David W. Paulson
Pages: 404-429 | DOI: 10.1080/17449359.2018.1550425

ToC MOH 13,3 (2018)

Management & Organizational History, Volume 13, Issue 3, August 2018 is now available online on Taylor & Francis Online.

Editorial

Reflections on the integration of history and organization studies
Peter Miskell
Pages: 213-219 | DOI: 10.1080/17449359.2018.1550286
Articles

The contingencies of corporate failure: the case of Lucas industries
Paul Kerr Edwards
Pages: 220-235 | DOI: 10.1080/17449359.2018.1534597

 

Varieties of capitalism and the corporate use of history: the Japanese experience
Pierre-Yves Donzé & Andrew Smith
Pages: 236-257 | DOI: 10.1080/17449359.2018.1547648

 

Public management and organizational reform in a historical perspective: the case of Chile’s State reform and public management modernization of 1920s
Mauricio Olavarría-Gambi
Pages: 258-282 | DOI: 10.1080/17449359.2018.1547646

 

Creating cultural heritage: three vignettes on Carl Jacobsen, his museum and foundation
Ida Lunde Jørgensen
Pages: 283-301 | DOI: 10.1080/17449359.2018.1547645

Research Assistant job

Research Assistant

Expressions of interest by 11 March 2019

What does the role entail?
As Research Assistant your main duties will include:

  • Searching for relevant literature and preparing a literature review on the key topics of the study with guidance as necessary;
  • Organising, collating and coding qualitative data;
  • Working both independently and as part of a larger team of researchers and stakeholders;
  • Supporting research activities, including contributing to research results and outputs and to the generation of independent and original ideas, ensuring a successful programme of investigation;
  • Participating in the research meetings of the research group and presenting research output where appropriate;
  • Contributing to the research culture of the School, where appropriate;
  • Continually updating your knowledge, understanding and skills in the research field.

What will you bring to the role?
As Research Assistant you will have:

  • Masters or on the final stages of the PhD in the subject areas of International Business, Management, Organisation Studies or a closely allied discipline;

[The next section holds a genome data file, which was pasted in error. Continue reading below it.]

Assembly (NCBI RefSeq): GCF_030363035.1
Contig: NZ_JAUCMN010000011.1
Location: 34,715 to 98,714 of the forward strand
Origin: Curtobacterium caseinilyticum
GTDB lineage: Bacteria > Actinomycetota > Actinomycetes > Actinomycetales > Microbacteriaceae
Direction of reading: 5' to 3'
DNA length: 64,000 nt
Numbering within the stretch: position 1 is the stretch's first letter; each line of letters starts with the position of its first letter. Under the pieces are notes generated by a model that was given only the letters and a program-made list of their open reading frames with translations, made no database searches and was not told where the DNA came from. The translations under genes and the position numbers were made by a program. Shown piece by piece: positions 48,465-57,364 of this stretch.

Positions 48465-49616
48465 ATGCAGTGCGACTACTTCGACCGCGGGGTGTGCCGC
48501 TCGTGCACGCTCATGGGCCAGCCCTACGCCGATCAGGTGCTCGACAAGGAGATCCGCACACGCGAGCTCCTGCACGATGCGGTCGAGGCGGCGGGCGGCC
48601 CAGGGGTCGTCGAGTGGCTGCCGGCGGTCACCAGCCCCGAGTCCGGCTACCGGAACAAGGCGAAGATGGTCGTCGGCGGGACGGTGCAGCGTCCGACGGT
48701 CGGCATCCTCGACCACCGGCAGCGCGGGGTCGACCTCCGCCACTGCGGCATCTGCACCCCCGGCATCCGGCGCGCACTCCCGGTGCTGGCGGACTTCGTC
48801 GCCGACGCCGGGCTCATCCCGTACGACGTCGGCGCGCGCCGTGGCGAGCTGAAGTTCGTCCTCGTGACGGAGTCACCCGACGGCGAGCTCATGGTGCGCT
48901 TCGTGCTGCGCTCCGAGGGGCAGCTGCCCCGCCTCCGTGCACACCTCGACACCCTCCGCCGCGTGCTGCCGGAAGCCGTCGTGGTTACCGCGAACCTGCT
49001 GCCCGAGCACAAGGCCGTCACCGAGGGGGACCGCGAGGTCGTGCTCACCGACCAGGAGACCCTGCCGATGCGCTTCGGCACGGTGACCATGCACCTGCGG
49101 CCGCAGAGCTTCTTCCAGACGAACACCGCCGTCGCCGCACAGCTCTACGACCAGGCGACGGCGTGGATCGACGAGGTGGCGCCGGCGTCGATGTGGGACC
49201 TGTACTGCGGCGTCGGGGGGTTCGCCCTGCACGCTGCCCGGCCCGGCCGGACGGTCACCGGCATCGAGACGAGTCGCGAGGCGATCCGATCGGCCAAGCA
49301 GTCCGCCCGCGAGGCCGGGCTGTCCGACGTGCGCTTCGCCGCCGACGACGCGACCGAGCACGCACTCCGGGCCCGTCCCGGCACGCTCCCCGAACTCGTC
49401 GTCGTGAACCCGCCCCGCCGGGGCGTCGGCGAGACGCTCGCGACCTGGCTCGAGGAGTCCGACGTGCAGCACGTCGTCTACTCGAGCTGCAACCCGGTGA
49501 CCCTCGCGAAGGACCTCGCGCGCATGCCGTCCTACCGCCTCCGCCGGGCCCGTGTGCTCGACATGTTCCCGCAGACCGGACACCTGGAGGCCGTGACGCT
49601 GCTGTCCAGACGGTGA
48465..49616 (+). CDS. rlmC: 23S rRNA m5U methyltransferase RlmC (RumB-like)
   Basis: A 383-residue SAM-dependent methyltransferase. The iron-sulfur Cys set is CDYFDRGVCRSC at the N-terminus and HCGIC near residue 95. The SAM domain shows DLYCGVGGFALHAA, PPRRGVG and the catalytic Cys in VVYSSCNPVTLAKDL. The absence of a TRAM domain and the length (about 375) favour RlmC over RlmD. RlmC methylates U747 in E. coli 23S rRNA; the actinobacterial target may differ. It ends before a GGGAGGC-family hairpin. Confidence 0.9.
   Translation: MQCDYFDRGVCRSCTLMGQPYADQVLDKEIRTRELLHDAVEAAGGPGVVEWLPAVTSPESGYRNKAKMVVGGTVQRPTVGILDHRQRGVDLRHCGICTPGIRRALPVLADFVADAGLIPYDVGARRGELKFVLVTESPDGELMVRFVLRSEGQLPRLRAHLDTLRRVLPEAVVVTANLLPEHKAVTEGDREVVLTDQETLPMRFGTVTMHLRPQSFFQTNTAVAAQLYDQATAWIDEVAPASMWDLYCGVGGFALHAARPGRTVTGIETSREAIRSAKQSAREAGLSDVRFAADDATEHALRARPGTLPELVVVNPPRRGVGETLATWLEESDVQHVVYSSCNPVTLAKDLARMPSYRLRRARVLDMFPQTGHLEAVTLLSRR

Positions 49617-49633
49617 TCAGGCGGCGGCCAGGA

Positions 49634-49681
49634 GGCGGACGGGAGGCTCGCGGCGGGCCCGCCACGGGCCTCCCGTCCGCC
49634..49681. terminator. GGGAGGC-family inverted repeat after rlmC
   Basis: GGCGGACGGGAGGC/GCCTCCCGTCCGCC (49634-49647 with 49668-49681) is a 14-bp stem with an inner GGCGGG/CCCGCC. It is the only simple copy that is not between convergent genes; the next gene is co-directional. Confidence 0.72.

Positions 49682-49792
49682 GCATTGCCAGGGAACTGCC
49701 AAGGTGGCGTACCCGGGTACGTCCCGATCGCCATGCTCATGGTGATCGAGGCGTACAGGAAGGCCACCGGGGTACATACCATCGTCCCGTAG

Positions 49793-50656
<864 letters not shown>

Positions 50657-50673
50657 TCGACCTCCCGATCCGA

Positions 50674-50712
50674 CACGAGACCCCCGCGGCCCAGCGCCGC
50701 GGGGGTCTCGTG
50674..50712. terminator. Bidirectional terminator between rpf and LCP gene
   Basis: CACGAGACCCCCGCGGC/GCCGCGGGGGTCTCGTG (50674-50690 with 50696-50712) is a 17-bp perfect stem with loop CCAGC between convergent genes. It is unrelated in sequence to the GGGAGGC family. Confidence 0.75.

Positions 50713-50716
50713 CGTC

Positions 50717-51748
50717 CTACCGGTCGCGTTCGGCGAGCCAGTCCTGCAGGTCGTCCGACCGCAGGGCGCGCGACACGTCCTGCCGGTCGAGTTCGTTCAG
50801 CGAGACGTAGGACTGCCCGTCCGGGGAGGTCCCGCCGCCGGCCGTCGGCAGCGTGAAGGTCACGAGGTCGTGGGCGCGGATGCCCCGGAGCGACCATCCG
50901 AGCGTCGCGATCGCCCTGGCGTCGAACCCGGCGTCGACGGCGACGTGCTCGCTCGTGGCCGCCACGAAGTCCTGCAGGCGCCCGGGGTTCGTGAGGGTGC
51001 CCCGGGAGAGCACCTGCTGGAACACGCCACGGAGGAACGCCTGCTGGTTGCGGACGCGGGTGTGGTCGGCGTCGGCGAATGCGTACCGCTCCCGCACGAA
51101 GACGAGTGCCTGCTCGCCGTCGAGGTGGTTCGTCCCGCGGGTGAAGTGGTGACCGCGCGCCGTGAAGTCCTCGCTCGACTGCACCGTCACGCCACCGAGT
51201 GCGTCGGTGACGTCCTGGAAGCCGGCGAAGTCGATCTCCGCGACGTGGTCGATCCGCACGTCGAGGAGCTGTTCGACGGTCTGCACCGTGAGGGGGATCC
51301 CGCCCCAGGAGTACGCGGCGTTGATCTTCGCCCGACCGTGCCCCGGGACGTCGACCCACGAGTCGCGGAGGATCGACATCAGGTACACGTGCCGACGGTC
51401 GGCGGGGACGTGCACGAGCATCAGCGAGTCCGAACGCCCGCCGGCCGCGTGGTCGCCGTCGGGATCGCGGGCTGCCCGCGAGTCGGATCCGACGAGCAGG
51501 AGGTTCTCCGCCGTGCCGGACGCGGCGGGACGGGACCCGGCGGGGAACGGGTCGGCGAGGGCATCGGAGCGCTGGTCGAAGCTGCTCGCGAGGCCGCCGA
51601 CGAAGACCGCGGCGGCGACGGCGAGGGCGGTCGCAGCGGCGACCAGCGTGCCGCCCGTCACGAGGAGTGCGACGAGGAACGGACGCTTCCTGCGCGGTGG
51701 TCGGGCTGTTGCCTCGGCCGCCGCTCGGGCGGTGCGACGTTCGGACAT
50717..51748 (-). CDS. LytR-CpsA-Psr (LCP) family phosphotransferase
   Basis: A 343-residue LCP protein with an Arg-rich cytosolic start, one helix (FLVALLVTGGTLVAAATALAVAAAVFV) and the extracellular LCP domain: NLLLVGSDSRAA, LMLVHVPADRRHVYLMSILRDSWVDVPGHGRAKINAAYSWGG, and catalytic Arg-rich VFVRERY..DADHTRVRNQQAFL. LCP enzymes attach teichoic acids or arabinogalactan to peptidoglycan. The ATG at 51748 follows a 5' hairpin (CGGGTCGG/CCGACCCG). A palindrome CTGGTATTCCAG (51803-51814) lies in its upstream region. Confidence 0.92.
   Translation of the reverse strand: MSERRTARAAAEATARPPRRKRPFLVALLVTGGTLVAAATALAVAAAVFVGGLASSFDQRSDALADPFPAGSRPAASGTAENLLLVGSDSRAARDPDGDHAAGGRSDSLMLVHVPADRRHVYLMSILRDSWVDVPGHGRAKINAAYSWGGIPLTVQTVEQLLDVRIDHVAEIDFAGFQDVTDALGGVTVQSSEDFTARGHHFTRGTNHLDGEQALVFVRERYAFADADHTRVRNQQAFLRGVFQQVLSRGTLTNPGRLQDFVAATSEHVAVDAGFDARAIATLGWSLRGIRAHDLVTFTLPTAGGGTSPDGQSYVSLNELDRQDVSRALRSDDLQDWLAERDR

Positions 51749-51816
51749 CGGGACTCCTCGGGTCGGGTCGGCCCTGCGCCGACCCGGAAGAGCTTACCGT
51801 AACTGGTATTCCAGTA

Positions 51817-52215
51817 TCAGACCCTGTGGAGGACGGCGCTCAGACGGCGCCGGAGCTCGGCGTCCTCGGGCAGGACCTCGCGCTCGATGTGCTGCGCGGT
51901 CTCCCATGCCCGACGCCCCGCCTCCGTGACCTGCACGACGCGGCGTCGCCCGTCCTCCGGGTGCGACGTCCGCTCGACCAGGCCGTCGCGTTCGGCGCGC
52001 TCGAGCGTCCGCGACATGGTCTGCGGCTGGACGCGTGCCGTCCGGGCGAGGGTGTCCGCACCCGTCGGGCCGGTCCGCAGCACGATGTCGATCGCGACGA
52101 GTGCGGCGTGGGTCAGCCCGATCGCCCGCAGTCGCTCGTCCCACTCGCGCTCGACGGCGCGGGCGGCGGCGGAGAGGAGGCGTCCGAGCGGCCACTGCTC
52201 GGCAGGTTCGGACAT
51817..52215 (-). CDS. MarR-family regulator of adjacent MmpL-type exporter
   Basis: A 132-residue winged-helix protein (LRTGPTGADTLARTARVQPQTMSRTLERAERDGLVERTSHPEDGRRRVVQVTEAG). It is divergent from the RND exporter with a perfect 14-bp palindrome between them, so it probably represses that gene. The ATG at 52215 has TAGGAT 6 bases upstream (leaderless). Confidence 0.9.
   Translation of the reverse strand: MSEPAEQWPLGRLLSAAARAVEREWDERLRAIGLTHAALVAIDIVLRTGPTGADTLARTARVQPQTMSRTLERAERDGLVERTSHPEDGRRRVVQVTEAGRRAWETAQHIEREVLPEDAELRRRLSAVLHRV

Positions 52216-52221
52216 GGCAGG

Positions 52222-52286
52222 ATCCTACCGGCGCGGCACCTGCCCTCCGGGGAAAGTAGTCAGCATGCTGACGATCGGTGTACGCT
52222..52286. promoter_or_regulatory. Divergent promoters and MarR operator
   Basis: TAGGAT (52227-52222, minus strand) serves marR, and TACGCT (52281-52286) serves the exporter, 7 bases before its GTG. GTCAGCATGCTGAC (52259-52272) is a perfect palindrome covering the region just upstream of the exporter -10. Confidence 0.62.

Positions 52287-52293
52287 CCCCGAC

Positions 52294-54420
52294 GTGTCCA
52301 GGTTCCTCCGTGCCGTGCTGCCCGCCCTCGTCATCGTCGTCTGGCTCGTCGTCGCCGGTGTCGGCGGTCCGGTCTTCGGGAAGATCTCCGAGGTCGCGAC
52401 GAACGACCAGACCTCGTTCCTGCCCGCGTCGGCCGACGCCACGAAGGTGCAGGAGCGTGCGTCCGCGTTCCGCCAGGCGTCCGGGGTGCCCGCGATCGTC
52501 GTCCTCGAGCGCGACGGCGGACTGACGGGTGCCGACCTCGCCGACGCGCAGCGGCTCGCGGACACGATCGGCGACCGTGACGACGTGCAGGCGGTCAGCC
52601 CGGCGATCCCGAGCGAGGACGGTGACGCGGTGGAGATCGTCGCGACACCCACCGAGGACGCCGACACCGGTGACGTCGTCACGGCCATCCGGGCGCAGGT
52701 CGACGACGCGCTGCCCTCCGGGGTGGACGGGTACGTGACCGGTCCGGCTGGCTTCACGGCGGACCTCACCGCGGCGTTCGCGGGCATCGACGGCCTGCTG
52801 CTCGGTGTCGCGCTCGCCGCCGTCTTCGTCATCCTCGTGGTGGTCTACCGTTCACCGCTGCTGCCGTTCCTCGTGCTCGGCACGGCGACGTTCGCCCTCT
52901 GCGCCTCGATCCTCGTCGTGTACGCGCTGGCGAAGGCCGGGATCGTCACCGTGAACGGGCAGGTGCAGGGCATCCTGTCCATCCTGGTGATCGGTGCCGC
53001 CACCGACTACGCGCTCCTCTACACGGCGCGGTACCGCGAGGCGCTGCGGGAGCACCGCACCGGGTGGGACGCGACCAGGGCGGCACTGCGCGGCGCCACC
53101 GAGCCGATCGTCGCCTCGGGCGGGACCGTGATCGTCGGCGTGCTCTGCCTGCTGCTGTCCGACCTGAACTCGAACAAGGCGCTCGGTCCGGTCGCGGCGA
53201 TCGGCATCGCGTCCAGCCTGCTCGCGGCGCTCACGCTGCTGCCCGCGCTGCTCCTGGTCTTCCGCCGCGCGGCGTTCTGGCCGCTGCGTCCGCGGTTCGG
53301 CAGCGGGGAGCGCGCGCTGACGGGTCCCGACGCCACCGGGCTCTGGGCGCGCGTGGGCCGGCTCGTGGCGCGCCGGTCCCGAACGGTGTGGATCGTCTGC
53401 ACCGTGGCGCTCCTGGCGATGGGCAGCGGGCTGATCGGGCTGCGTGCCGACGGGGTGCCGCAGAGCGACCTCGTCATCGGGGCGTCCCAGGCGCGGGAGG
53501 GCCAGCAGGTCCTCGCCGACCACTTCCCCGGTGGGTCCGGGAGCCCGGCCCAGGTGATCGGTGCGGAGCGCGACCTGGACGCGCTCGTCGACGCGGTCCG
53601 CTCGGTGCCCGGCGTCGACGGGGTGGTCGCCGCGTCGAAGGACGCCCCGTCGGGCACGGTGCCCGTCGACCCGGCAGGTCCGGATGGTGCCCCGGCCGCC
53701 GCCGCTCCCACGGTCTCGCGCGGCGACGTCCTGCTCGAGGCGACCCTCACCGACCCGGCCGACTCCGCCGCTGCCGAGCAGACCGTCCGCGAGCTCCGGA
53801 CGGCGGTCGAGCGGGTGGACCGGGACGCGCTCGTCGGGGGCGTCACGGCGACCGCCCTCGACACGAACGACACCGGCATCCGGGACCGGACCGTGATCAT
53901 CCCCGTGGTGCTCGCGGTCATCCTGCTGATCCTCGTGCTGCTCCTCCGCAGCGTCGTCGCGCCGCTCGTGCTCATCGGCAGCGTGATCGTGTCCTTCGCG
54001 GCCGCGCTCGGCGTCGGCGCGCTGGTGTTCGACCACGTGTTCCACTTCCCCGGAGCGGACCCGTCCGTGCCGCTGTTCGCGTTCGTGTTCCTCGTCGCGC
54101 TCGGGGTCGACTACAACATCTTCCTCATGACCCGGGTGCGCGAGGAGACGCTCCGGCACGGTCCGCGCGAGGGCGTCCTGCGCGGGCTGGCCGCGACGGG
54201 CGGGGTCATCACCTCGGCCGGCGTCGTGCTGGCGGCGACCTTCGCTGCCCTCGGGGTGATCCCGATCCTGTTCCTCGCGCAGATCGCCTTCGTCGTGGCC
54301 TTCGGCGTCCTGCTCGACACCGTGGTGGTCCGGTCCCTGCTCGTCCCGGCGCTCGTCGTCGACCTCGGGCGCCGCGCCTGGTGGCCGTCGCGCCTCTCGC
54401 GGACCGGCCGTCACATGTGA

• A strong background in qualitative research;
  • Good interpersonal and communication skills, both written and verbal and the ability to communicate effectively with a wide range of stakeholders;
  • Well-developed analytical skills;
  • Good time management and planning skills, with the ability to meet tight deadlines;
  • A proven ability to work well both individually and in a team;
  • The ability to work unsupervised and to use your own initiative.

 

The research assistant will work closely with Professor Emmanuella Plakoyiannaki and Dr Effie Kesidou at Leeds University Business School. For further info, please email: e.plakoyiannaki@leeds.ac.uk

Period of employment: March 15/03/2019 – 31/07/2019

Theorizing from Qualitative Case Study Research

We would like to invite you to the upcoming event ‘Theorising from Qualitative Case Study Research’ run by BAM International Business and International Management SIG & Academy of International Business, UK & Ireland

Date and Time: Thursday 25th April 2019, 12:30pm-15:00pm
Location: University of Sussex, Falmer, Brighton, BN1 9RH
Event fee: Free

The aim of this workshop is to unpack the theorising potential of Qualitative Case Study Research. Emphasis will be placed on conducting Qualitative Case study Research under different philosophical orientations and its implications for theorising. In particular, the workshop with address the following questions: